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How To End Online Harassment 834

Presto Vivace sends this excerpt from an article at the Kernel, titled 'With Gamergate, it's not enough to ignore the trolls.' Gendered bigotry against women is widely considered to be "in bounds" by Internet commenters (whether they openly acknowledge it or not), and subsequently a demographic that comprises half of the total human population has to worry about receiving rape threats, death threats, and the harassment of angry mobs simply for expressing their opinions. This needs to stop, and while it's impossible to prevent all forms of harassment from occurring online, we can start by creating a culture that shames individuals who cross the bounds of decency.

We can start by stating the obvious: It is never appropriate to use slurs, metaphors, graphic negative imagery, or any other kind of language that plays on someone's gender, race/ethnicity, sexual orientation, or religion. Not only is such language inappropriate regardless of one's passion on a given subject, but any valid arguments that existed independently of such rhetoric should have been initially presented without it. Once a poster crosses this line, they should lose all credibility.

Similarly, it is never acceptable to dox, harass, post nude pictures, or in any other way violate someone's privacy due to disagreement with their opinions. While most people would probably agree with this in theory, far too many are willing to access and distribute this humiliating (and often illegal) content. Instead of simply viewing stories of doxing, slut-shaming, and other forms of online intimidation as an unfortunate by-product of the digital age, we should boycott all sites that publish these materials.
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How To End Online Harassment

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  • by Prokur ( 2445102 ) on Tuesday November 11, 2014 @06:19AM (#48357929) Homepage Journal
    Everyone stop making fun of her!
  • "or religion" (Score:3, Insightful)

    by Anonymous Coward on Tuesday November 11, 2014 @06:23AM (#48357945)

    Religion is a choice. I see no reason to effectively exclude it from discussion. I agree that it is a sensitive topic, but it has no place in a list of properties that a person does not have a choice in.

    • by Twanfox ( 185252 )

      Unless a subject's religion is the bearing of a discussion, I don't see where using racial slurs enhances a debate. All too often, though, slurs are used if that is one of the primary defining characteristics about the subject. What all these characteristics amount to is trying to avoid a Straw Man argument.

      More simply put: Don't attack the messenger if you cannot refute the message.

  • by truedfx ( 802492 ) on Tuesday November 11, 2014 @06:25AM (#48357953)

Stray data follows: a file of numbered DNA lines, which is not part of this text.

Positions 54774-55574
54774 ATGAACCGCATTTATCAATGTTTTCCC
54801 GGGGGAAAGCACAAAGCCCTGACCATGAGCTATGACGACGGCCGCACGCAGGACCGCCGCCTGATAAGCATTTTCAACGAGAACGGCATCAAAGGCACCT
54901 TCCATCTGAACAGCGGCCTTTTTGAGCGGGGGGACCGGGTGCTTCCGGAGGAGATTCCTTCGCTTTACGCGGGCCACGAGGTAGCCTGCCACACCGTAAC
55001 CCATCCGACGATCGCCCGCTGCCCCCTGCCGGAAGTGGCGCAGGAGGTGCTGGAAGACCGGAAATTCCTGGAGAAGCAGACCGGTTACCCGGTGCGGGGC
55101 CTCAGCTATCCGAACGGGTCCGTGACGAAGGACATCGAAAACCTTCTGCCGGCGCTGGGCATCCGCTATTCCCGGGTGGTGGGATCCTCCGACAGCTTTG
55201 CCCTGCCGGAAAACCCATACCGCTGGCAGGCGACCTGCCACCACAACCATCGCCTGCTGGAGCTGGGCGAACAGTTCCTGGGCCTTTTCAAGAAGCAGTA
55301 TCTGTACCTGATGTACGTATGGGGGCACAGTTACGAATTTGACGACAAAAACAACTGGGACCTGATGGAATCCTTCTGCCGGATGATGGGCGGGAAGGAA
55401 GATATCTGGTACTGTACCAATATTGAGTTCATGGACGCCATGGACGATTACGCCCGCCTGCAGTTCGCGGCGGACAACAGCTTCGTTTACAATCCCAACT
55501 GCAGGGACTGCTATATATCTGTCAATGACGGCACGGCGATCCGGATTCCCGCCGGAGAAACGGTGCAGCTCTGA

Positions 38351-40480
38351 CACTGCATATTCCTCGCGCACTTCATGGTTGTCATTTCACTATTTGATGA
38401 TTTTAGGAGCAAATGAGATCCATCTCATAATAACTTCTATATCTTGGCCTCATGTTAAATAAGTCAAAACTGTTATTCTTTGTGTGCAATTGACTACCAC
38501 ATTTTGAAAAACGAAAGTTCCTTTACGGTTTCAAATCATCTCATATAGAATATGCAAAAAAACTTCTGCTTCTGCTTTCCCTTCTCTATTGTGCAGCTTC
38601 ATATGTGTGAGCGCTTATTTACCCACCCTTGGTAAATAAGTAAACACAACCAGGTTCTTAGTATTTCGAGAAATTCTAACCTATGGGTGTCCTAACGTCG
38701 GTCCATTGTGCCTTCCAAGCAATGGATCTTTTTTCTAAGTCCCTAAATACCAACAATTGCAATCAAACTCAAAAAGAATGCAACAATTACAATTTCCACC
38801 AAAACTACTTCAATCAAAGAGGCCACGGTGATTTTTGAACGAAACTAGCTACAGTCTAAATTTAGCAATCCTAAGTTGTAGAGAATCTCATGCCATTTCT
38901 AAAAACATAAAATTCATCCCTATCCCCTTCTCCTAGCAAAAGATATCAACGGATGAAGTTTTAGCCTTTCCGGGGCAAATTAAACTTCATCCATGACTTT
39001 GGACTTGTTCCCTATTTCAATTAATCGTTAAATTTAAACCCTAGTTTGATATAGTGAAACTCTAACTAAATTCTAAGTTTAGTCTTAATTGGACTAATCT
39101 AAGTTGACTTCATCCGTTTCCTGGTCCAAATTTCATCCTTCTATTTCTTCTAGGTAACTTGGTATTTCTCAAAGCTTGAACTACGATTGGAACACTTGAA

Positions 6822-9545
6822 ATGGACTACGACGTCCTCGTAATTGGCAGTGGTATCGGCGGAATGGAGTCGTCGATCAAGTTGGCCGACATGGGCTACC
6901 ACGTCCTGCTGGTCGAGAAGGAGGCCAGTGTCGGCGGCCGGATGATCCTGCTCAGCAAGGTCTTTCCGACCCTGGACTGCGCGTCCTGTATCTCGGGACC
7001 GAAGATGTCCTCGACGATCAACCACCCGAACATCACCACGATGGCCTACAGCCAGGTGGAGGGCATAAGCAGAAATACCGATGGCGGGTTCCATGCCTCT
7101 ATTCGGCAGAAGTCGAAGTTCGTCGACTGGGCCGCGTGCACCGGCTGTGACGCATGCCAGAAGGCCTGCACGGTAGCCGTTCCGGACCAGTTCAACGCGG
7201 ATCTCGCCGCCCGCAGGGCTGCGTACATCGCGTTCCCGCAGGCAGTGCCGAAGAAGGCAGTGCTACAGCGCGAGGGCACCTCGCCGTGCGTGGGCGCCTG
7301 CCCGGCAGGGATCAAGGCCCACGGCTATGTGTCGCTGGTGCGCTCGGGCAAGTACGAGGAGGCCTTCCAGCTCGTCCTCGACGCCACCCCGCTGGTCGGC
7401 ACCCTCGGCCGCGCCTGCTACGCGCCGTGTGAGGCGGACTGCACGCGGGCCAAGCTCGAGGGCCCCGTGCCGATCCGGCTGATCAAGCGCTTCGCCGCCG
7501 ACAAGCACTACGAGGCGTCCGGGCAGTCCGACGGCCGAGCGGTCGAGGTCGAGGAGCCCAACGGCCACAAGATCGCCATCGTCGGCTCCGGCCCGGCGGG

Surely harassment doesn't suddenly become acceptable if it's done to someone you agree with (but just don't like or respect)?
    • by mcvos ( 645701 )

      True, but it's often used to shut someone up. It's harmful to people's ability to express themselves freely. Harassment can happen for many other reasons, and all of them are bad, but I think harassing someone for having an opinion you disagree with is among the most harmful. (Though harassing someone for belonging to a group you consider inferior (women, minorities) is also right up there.

  • by Anonymous Coward on Tuesday November 11, 2014 @06:33AM (#48357989)

    What irks me about GG is that the shitty things a few gamers said is *evil* beyond imagining and must end, while the shitty things professional journalists said is defended across the board.

    ‘Games culture’ is a petri dish of people who know so little about how human social interaction and professional life works that they can concoct online ‘wars’ about social justice or ‘game journalism ethics,’ straight-faced, and cause genuine human consequences. Because of video games.

    Why is it socially acceptable to demonize an entire demographic (gamers)? Because they're the "out group" for feminists. It's always acceptable to attack gamers in the media. Likewise you can always safely attack men, rich people, and white people. These so-called journalists and pundits seem to think gamers are male, middle class, ignorant, socially crippled, and white. That's a stereotype from the mid 90s. Games went mass market with the PS/2. Games went female with social media. Games went international and cross-cultural 15 years ago.

    It shouldn't be safe to attack gamers, because they're no longer male, ignorant, socially crippled, and white. Even if they were, it shouldn't be acceptable to attack people because of their sex, social status, and race.

    This isn't equality, this is oppression and it's far worse than a few anonymous death threats.

    • by BRSloth ( 578824 )

      'games culture' != 'gamer'.

      We can take, as an example, Jack Thompson. Jack Thompson was *never* a gamer, but due his, to put mildly, "acts" with games in general, he became part of it (and the "acts" themselves). Actually, the whole ordeal just shows how the "culture" was representaed: anti-social white kids living in their parents basements (Alexander even pushes this point futher in the end).

      It's akin to Felicia Day post about how she felt when two guys with gaming tshirts where in her way: It was not abo

    • Re: (Score:3, Informative)

      by T.E.D. ( 34228 )

      You should reread the comment you posted, without your rage glasses on.

      ‘Games culture’ is a petri dish of people who know so little about how human social interaction and professional life works that they can concoct online ‘wars’ about

      I've been a gamer for nearly 35 years now (from back in the day when we had to type the games in BASIC from books). This isn't talking about ME, its talking about the culture. Not only am I not offended, but from what I've seen, this is exactly right.

      And even if I were to consider it a bit over the top, its nothing anywhere near as unacceptable as the treatment the "Gamergate" people have been meeting out in return.

      To make matters wors

  • by Bruce66423 ( 1678196 ) on Tuesday November 11, 2014 @06:33AM (#48357995)